I am leaning towards wet UFH as everything seems to suggest this is better in a bigger area. The builder however is keen to go for electric because he says the install costs for wet are so high it would be 20 years before it starts being cheaper to run than electric. I'm not sure of his figures though, it's a suspended floor so install not particularly complicated. There's not much more we can do on insulation, three walls are internal so the glass will be the only external wall. Loads to think about so thank you all.

Doublechocolatetiffin Tue 23-Jan-18 10:05:52

I’d be wary of installing electric ufh. It’s very expensive to run. I’d take what the builder said with a pinch of salt. Electric mats are very easy to install, wet ufh between joists is a bit of a fiddly job so a bit more time consuming but I think the materials are cheaper so it shouldn’t cost a huge amount more.

OCSockOrphanage Tue 23-Jan-18 17:08:12

We have a large kitchen-diner, and in addition to the two oil-fired CH radiators, we put in a heat pump which runs on electricity and delivers warmth in minutes, and is economical to run. In summer, it can be an AC unit too. Would recommend but you need a space above the ceiling for a large lump of machine and outside ventilation for it. It only works because our house is upside down!

CannotEvenThink Tue 23-Jan-18 17:23:35

Ours is huge. The kitchen bit has 2 big vertical radiators and then there is a normal radiator I the dining bit. It is a new extension so well insulated. We have engineered floor in the dining area with thick underlay. It isn't too noisy but the noisy appliances are in the utility room not in the kitchen. We don't have curtains yet but we are going to. Im going for double track as it is south facing so I want a light voile to filter the light a bit when it is sunny so people sitting in the wrong side of the table don't get blinded and then a nice heavy curtain for winter insulation. Plus I just like being all cosy and being able to close the curtains on a night. We have a little armchair tucked in the corner by the bifolds. It is next to the radiator too so in the summer it is a glorious place to sit with the bifolds open and enjoy the sun and in winter it is a perfect curl up corner.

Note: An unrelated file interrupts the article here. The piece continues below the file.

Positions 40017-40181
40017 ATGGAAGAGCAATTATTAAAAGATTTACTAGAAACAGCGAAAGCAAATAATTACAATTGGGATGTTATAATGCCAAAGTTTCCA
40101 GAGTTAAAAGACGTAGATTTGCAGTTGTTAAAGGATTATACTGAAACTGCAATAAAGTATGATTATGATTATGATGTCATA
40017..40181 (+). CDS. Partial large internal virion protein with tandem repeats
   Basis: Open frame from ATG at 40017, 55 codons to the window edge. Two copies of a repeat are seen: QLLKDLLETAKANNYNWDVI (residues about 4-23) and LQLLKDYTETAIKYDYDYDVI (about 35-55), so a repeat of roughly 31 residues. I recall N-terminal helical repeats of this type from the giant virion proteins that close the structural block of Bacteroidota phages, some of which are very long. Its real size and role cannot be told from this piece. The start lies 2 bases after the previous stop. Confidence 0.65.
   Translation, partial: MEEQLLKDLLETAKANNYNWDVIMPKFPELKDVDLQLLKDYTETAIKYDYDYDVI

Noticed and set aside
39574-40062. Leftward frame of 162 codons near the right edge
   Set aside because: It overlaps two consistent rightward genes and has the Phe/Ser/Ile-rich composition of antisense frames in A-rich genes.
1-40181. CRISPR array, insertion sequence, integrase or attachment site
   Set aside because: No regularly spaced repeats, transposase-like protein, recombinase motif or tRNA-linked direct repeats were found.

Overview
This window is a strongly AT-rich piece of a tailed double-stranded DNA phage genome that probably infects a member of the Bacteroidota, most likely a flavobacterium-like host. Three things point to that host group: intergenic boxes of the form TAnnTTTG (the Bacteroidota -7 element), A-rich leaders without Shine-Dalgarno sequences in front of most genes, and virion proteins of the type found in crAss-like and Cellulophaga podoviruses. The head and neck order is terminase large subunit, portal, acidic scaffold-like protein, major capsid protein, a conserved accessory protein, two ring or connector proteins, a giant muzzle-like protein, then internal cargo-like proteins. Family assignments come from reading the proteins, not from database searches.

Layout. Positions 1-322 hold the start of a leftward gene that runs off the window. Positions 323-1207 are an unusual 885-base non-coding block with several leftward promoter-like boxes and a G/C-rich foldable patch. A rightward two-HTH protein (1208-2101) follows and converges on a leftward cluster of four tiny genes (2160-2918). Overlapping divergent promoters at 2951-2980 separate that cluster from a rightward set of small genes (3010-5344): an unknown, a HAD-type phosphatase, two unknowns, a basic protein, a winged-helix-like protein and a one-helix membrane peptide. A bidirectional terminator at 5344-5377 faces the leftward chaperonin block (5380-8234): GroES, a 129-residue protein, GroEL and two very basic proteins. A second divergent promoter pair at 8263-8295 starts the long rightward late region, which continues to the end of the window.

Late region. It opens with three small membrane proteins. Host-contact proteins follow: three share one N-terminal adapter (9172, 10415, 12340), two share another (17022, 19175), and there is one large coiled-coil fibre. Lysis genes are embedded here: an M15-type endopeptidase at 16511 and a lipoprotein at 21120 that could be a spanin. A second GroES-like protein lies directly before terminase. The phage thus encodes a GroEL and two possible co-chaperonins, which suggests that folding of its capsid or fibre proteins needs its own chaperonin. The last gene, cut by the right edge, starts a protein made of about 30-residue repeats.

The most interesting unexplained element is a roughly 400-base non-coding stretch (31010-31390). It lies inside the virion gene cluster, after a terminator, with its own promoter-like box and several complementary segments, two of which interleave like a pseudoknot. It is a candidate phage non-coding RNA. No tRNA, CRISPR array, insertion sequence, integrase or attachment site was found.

EggHeadz Tue 23-Jan-18 20:03:08

@OCSockOrphanage - can you tell me a bit more about your heat pump? There's a slightly left-field plan of mine to get air-source heat pumps for the wet UFH but I don't know how feasible it is.

OCSockOrphanage Tue 23-Jan-18 20:06:18

You need to talk to someone in the business. Ours is made by Daikin, who are good and reliable, but it's all in the fitting. A really good HVAC engineer local to you is probably the best place to start.

HoneyV Tue 23-Jan-18 20:16:22

My kitchen is 50ft long and costs £100 per month to heat if we leave it on 24/7.

HoneyV Tue 23-Jan-18 20:16:44

Sorry, meant to add in UFH.

OCSockOrphanage Tue 23-Jan-18 20:24:34

Embarrassed to say that I have never worked out how much the heat pump costs on its own, but the kitchen is 28 x 17 plus another 12 x 17 into the adjacent hall/entrance, so it takes quite a bit of heating. I turn it off between 10 and 3.00 as the room faces south so it gets all the solar gain.

PickAChew Tue 23-Jan-18 20:36:41

Ours is 15' by 18' with just a standard double radiator and a towel rail and tbh we often have to open the door to the hall to cool it down.

There are standard upvc patio doors in it, mind and someone previously did put curtains up, which have been welcome when it's -3, outside.

kpnutts Tue 23-Jan-18 21:20:03

We have wet underfloor heating throughout the house (including a double height 4.5m x 8m kitchen diner/living room). Ours is run by an air source heat pump that also provides our hot water.

The condenser & hot water tank are inside the house in a unit about the size of a large fridge freezer (1m x 1m x 2m high) then an outside fan unit in the garden.

I love it, house is always the right temperature, no cold tiles in the morning and the UFH frees up so much wall space. Our unit is about 10 years old and doesn’t do the A/C in summer but according to the servicing company we use, the newer ones do and are more efficient than ours. Our total electric bill is about £90/month for a 3 bed house (electric, heating & hot water).